Around half of the 70 fish from the prized Leney blood line at the Isle Estate pool near Shrewsbury have so far perished along with other wildlife.
Now volunteers have set up a special pumping system at the 12-acre lake at Bicton in a bid to create zones to help the fish, some of which weigh up to 40lbs, to breathe safely.
The affected pool is near the River Severn and in normal circumstances plays a part in holding rain water to prevent flooding in the area.
Due to heavy rainfall earlier this year, the water has overflowed into nearby woodland which has then rescinded and pushed debris back into the pool which has hit the oxygen flow.
The Isle lake is a popular coarse fishing haunt for members of the Prince Albert Fishing Society, Europe's largest angling club.
Shrewsbury member Will Bruce, 27, has set up camp at the site for 18 nights in a row to keep the pumps running with the help of other volunteers and the estate's owners.
"About three weeks ago I was down at the lake and noticed that the nature activity wasn't looking right. There was a massive algae bund. The fish and the insects were behaving strangely. The fish seemed to be coming to the surface and gasping for air.
"The algae had been really thriving on the nutrients flowing back into the pool. Then due to the recent hot weather and a lack of much rain the algae has used up pretty much all the oxygen.
"We started to monitor what was happening and installed the pumps.
"Then literally overnight the algae changed colour and died off. A lot of the insects and larvae also died and were floating on the surface. We lost about 32 fish which is roughly half of the stock here. Isle is a low stock site and the fish is much sought after.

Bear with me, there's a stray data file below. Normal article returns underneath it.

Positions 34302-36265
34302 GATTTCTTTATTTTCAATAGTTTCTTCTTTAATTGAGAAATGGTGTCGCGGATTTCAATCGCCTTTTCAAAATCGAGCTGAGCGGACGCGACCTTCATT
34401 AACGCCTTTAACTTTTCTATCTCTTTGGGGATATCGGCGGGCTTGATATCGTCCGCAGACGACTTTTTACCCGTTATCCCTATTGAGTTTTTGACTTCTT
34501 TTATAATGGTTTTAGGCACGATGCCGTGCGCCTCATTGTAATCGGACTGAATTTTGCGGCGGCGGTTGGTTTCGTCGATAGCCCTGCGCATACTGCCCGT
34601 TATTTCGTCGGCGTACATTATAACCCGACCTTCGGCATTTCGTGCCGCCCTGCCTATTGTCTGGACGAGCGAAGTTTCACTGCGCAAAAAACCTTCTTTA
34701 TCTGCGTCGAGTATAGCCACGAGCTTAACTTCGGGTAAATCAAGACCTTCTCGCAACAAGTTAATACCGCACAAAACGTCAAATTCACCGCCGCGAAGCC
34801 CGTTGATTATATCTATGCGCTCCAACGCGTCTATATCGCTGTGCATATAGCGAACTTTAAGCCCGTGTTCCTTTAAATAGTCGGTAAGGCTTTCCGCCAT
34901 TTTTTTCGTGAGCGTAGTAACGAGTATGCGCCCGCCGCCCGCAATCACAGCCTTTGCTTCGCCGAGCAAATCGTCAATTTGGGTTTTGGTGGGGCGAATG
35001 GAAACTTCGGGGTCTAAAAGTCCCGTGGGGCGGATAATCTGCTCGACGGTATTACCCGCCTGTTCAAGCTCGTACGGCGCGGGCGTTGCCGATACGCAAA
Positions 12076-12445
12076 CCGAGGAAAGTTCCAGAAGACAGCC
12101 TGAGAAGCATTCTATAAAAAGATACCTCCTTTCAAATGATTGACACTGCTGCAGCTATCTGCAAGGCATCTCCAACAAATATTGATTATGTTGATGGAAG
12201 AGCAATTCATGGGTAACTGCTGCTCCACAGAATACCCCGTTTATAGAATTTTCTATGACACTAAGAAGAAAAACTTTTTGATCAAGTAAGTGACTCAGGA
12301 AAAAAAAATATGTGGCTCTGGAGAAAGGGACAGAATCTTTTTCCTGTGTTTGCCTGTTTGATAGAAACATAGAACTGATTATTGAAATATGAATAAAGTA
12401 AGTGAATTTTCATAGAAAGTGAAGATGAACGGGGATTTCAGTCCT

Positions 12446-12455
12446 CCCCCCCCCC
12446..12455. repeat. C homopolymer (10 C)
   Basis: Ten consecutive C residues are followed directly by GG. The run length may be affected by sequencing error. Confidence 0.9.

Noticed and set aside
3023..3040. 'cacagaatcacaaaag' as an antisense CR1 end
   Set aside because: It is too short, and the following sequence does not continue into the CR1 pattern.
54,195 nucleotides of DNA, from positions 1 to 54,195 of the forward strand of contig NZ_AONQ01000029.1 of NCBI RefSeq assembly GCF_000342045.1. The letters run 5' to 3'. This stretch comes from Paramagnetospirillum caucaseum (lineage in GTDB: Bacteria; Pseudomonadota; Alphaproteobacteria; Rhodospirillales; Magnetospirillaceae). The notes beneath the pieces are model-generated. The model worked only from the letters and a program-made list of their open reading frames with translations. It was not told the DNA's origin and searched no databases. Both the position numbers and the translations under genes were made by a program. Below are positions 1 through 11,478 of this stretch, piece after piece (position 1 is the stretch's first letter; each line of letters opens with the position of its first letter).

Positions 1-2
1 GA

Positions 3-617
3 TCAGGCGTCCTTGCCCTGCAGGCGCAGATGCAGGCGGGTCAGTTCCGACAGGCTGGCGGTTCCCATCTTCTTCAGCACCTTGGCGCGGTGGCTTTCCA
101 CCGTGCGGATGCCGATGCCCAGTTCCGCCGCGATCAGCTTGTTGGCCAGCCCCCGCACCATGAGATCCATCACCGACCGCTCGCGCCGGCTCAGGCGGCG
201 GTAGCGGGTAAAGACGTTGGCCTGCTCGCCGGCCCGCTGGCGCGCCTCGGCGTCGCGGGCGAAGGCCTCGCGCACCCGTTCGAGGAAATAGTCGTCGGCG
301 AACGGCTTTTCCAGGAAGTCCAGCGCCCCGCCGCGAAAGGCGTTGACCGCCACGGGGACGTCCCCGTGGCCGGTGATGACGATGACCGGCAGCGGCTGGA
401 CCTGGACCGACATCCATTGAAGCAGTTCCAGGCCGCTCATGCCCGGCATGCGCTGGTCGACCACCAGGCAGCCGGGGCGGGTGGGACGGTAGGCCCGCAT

"We have a lost multiples of fishing weighing 20lbs each. It is a great shame and as it's a rare type of carp we are trying really hard no to lose any more.
"My dad Richard has been relieving me during the day and another member Jamie Collier has been taking turns at nights to keep the pumps in fuel," the freelance design engineer says.
"It's not the first time that there's been an oxygen crash here.
"In the late 1970s to early 1980s when the lake was shallower and had a lot more fish in it a similar thing happened. There used to be hundreds here. Then in 2010 it was a very cold winter and the lake freezed over for a number of weeks and by the time it thawed many had died," Mr Bruce added.
The Prince Albert Fishing Society has about 10,000 members across the country. Any fish caught is returned to the water.